I recently had the opportunity to facilitate a discussion for a team on how they could become more healthy.
The team by all accounts is high performing. It is made up of “top guns” from the industry. A group whose contact list (Rolodex, for those of you who still own flip phones), goes three and four layers deep into important and influential customers. They have done a remarkable job as a team, pulling their share of the weight for what needed to be done in the organization. Hitting all their yearly goals by the third quarter.
The premise for team health is that there is a synergy that happens where the team can do amazing things that no single member could ever achieve on their own. That when there is team health there is a feeling of invincibility and performance can increase.
On the flip side, when teams are not healthy, like when certain aspects of performance become overemphasized, other parts of the systems that make us human can become damaged. And while it may look like we are performing, the results are short-term. Worse, the synergy that is anticipated never happens.
I was having a conversation with a physician friend recently about this idea of extremes in performance when it comes to human health. This physician is actively involved with athletes in a consulting capacity and recalled a meeting he was in preparing a local community for a marathon race. The race is fairly well known so, as you can imagine, the health of the runners is really important. The people in charge of the race convened a committee of 20 physician marathon runners and my friend chaired the committee. The interesting thing about the group of physician-runners was that all of them were under the age of 55, and that of the 20, about 40% (8) of them had heart stents. High performers in any discipline have to think deeply about all of the systems that go into their performance. Failing to do this will put undo stress on one aspect in the system, ultimately causing a breakdown in the ability to perform.
The objective given to me by the organization who hired me was clear: The folks on this team needed a perspective that they are leaders in the organization. To achieve this, they needed to learn to better understand themselves and lead themselves as leaders.
Those of you who love to study how organizations learn will recognize the task as one that involves double-loop learning. The group I was working with needed to examine some of the basic assumptions they had about themselves and then how the organization defined performance. Double-loop learning encourages teams to ask clarifying questions about how they identified the problem, what processes they used to understand the problem, what they can learn from the problem, and how they can apply that learning in the future.
To get this team to see performance in a new way, they needed to think differently about what this term means and then to develop some new ways of going about their work.
2 Ways To Encourage Learning
Two ways that leaders can foster learning on teams are by providing opportunities for exploration and advancement.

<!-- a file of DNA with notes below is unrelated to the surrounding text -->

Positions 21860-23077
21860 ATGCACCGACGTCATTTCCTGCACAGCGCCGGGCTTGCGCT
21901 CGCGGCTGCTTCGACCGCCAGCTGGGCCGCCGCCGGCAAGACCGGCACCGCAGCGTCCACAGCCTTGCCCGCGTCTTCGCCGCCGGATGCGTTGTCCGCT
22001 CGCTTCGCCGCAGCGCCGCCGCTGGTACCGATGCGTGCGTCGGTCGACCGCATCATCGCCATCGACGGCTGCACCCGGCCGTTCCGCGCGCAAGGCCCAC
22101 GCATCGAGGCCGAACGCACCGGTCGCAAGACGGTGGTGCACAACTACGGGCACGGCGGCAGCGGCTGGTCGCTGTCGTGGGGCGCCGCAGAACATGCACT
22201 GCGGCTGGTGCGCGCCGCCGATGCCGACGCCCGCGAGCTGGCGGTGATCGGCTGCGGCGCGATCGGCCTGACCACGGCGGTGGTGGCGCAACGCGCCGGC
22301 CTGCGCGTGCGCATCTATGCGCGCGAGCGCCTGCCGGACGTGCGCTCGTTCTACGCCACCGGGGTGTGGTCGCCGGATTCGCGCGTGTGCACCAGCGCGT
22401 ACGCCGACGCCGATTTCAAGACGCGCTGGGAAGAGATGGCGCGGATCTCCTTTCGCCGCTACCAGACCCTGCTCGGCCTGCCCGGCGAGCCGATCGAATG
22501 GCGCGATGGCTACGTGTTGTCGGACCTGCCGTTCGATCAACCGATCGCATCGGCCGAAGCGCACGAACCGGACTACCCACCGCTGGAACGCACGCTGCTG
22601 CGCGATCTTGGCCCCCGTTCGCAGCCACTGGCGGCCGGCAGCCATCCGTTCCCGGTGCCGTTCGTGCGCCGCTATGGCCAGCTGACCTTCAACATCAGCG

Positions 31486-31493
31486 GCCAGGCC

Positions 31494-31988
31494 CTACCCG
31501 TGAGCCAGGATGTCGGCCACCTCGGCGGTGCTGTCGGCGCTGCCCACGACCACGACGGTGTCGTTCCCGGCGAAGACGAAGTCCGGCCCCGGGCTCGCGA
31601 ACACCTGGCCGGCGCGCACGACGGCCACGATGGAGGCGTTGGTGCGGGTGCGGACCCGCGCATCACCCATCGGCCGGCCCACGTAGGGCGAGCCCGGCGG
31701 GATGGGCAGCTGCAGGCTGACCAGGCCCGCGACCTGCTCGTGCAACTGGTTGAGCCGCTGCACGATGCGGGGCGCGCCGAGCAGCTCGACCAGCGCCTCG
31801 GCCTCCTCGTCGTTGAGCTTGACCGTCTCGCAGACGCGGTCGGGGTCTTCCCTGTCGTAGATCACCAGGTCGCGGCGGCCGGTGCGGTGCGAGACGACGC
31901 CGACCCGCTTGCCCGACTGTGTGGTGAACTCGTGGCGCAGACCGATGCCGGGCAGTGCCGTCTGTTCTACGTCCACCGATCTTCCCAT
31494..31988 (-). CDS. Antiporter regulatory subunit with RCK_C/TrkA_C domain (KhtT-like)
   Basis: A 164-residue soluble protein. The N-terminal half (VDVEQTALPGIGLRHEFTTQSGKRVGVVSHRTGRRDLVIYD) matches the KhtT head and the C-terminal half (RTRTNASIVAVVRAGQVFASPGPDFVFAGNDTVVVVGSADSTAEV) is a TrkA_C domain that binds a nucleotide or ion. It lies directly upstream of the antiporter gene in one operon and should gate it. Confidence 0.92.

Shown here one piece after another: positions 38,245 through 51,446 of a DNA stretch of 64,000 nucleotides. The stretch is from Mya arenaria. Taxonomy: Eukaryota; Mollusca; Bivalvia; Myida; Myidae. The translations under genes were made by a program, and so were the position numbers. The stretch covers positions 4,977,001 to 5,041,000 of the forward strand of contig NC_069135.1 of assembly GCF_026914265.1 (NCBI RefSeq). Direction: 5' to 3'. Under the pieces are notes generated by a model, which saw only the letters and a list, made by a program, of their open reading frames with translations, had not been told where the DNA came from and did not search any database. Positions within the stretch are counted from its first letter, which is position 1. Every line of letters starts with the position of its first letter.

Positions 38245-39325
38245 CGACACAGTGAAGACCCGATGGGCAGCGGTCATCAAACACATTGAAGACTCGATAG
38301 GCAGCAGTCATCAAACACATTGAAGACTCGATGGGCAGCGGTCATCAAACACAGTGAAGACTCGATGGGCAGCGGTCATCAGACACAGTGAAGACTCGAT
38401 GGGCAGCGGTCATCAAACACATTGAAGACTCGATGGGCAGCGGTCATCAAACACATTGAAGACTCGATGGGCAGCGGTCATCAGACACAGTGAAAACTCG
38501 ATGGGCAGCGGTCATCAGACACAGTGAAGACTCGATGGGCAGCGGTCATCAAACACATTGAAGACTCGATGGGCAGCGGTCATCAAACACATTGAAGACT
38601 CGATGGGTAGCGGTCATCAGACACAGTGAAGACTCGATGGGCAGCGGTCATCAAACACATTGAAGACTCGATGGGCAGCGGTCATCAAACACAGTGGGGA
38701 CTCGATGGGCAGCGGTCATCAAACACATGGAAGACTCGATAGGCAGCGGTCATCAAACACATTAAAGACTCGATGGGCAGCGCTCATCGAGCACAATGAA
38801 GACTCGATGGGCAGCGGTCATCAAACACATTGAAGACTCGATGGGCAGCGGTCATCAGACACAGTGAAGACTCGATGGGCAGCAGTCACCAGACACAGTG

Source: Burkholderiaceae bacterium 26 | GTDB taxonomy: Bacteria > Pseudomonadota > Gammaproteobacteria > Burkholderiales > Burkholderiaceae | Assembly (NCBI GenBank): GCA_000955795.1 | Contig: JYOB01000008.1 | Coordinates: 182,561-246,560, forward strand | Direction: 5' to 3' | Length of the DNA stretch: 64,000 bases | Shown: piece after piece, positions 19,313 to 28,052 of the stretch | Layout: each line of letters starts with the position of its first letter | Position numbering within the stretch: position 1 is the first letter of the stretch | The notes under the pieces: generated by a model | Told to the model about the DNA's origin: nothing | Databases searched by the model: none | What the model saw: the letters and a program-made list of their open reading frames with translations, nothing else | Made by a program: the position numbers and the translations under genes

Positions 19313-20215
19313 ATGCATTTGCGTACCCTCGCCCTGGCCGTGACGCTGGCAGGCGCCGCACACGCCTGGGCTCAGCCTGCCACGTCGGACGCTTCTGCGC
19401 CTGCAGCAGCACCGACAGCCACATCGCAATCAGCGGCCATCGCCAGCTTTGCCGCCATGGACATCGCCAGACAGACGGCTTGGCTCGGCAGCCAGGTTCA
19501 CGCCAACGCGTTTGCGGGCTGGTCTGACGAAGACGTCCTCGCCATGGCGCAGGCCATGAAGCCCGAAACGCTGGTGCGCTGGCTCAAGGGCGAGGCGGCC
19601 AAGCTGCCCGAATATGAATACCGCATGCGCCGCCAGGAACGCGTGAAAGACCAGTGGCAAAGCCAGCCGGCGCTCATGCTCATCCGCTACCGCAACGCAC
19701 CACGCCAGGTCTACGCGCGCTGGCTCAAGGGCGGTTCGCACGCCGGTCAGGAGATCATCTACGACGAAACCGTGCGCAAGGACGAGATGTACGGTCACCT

Exploration stimulates innovation, new ways of thinking, and creative processes to develop new products or incorporate new technology. One of the exercises I took this team through was how to be better listeners. I gave them some guidelines on how to listen better and to focus on the needs of the other person. Then they were given a listening partner and a set amount of time where they were to do nothing but listen to the other person. We did three rounds of these questions where each time the questions got more difficult to just sit and listen.
The idea here was to give the team a new way of thinking about listening. As a leader, it is good to have a perspective or opinion but that the broader organizational teams also have opinions and ideas. The take away for this group is that if they listened with more intensity, then they would understand the perspective of others and be able to create the organizational synergy that senior management was expecting.
Advancement is when teams look for ways to improve existing processes or products while incorporating innovation and creativity. Leaders encourage team learning through experimentation, providing resources, implementing reflective practices, and celebrating victories during the learning process. One of the unhealthy behaviors that had surfaced on this team is that when something did not go their way, rather than engaging in healthy conflict, they internalized and awfulize the issues. So if one of their members was inadvertently left off of a meeting invite list, rather than be more assertive and reach out to the meeting organizer, the team would say, “it is not our place to get invited, if they don’t value our input then that is their fault.” As a team, we worked on understanding our individual conflict styles and then improving processes where they needed to be flexible from their default conflict style.
As a leader it is your responsibility to care for the health of your team. It is my hope you will continually be looking for ways to use Exploration and Advancement to improve the health on your team.